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Adwa: an inspiring legacy

Adwa: an inspiring legacy

The 120th anniversary of the Great Adwa Victory, one of if not the most seminal moment in Ethiopia’s history, was celebrated on Wednesday by Ethiopians with great pride. The vanquishing of a European colonial power that was armed to the teeth by an African nation heralded freedom for all oppressed black people. The unprecedented victory, which our gallant ancestors paid dearly for with their blood, is the historic legacy of the great nation of Ethiopia and its heroic people. As we commemorate the day it is imperative that Ethiopians re-examine the significance of the victory for present-day Ethiopia.

Overseen by Emperor Menelik II with the invaluable organizational skills of Empress Taytu Betul, the leadership of his military commanders and the valour of all Ethiopians, the Adwa victory is a gift for black people all over the world. During the half-day battle an estimated 5,000 brave Ethiopians were killed and another 8,000 wounded. The invading Italian forces suffered about 7,000 deaths, two of them commanding generals, with 1,500 wounded and 3,000 taken prisoners. They also left behind all of their artillery and 11,000 rifles, as well as most of their means of transport. The victory came as such a shock that it made the front page of the major European and U.S. newspapers. It forced colonialists to hang their head down in shame while it inspired black people under the yoke of colonialism to hold their heads proudly high.

Ethiopia has remained sovereign throughout history thanks to the heavy sacrifices paid by its strong-willed people. The patriotic and determined citizens of the nation were not content when they marched in their hundreds of thousands ready to die for the motherland. Particularly during the Era of the Princes (1769-1855), a period when Ethiopia was divided within itself into several regions with no effective central control, thousands perished in internecine wars for control of power and territory even as the vast majority of the population were dispossessed of their land and were forced to serve as serfs under feudal lords. Ethiopians from every corner of the country were subjected to egregious forms of suffering without exception. Nevertheless, regardless of the miserable existence they may lead, Ethiopians have never negotiated away their nation’s sovereignty. Such fervent nationalism is the very defining character which made it possible to achieve an extraordinary victory at Adwa that left for posterity a proud legacy.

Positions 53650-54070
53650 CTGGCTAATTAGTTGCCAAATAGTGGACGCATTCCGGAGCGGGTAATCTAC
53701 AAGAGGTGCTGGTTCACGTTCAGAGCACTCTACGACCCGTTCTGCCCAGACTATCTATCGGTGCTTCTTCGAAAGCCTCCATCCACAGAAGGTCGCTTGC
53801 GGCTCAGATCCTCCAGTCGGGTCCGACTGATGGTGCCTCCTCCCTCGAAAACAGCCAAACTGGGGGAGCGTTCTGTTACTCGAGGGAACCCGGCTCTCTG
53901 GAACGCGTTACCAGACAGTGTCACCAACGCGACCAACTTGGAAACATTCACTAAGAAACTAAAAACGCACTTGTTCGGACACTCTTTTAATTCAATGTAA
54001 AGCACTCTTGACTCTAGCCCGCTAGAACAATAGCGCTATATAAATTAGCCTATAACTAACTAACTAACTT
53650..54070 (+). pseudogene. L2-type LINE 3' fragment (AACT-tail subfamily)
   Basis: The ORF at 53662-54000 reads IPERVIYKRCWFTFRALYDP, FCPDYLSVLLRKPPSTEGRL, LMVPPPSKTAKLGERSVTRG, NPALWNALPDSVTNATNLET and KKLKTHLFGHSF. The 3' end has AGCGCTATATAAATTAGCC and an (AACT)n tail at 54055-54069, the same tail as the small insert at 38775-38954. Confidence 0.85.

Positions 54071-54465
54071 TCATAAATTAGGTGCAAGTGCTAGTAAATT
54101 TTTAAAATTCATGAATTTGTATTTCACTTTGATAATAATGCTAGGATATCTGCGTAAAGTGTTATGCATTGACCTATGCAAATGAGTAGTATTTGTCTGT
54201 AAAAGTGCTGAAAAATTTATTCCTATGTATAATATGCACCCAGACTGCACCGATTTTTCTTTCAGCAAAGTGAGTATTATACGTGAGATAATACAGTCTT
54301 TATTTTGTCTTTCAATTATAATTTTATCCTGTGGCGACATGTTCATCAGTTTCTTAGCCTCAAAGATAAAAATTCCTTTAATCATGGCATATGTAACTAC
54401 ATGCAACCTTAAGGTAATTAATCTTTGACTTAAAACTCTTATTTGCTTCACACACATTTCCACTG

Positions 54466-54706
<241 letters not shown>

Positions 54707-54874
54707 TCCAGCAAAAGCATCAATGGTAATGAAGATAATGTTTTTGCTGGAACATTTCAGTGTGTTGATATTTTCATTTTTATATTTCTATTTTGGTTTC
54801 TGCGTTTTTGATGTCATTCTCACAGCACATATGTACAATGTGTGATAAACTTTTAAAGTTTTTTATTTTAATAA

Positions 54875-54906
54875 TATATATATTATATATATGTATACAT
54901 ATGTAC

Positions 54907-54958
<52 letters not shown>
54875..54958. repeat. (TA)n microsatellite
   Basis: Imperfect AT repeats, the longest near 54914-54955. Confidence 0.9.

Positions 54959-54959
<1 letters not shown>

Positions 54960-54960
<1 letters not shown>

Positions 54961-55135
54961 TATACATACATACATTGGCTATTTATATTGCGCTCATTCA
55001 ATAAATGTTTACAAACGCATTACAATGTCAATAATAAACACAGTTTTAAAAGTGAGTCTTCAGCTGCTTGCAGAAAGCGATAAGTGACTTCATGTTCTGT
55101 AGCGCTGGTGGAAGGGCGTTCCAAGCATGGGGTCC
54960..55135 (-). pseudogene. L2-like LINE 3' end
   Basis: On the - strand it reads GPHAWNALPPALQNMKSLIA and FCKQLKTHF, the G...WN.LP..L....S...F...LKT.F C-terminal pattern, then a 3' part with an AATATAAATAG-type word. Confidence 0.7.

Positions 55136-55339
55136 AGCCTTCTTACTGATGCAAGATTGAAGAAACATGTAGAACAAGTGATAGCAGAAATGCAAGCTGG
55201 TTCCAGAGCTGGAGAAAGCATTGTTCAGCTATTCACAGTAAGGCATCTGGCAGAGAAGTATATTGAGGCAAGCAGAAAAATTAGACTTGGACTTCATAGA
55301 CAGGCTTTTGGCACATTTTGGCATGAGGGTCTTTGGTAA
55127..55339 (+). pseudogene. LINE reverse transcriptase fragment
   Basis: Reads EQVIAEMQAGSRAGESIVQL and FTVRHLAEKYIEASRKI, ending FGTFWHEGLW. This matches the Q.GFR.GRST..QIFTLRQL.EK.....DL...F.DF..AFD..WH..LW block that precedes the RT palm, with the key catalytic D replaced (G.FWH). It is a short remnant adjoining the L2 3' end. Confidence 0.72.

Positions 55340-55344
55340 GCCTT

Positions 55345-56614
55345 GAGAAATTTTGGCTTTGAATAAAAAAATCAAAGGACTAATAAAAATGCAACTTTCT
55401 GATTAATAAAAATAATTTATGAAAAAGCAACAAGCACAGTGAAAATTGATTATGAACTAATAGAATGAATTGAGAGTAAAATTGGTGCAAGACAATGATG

The Adwa victory and the ensuing recognition of Ethiopia’s sovereignty proved to be rallying points for later African nationalists during their struggle for decolonization, as well as activists and leaders of the Pan-African movement. They also inspired the civil rights movement of African-Americans, the establishment of the Organization of African Unity and the adoption by several African and Latin America countries of the national tri-color (green, yellow and red) in their flags. The victory has earned Ethiopia a special place in the annals of history. Paradoxically though, we have missed the chance to seize the ample opportunities this magnificent exploit availed us to propel ourselves to even greater heights and cringe in shame at our failure.We have done a disservice to the emblematic symbol Ethiopia has in the eyes of black people and faded into insignificance. History will judge us harshly if we do not develop an ethos that lives up to the promise and the challenge the victory demands.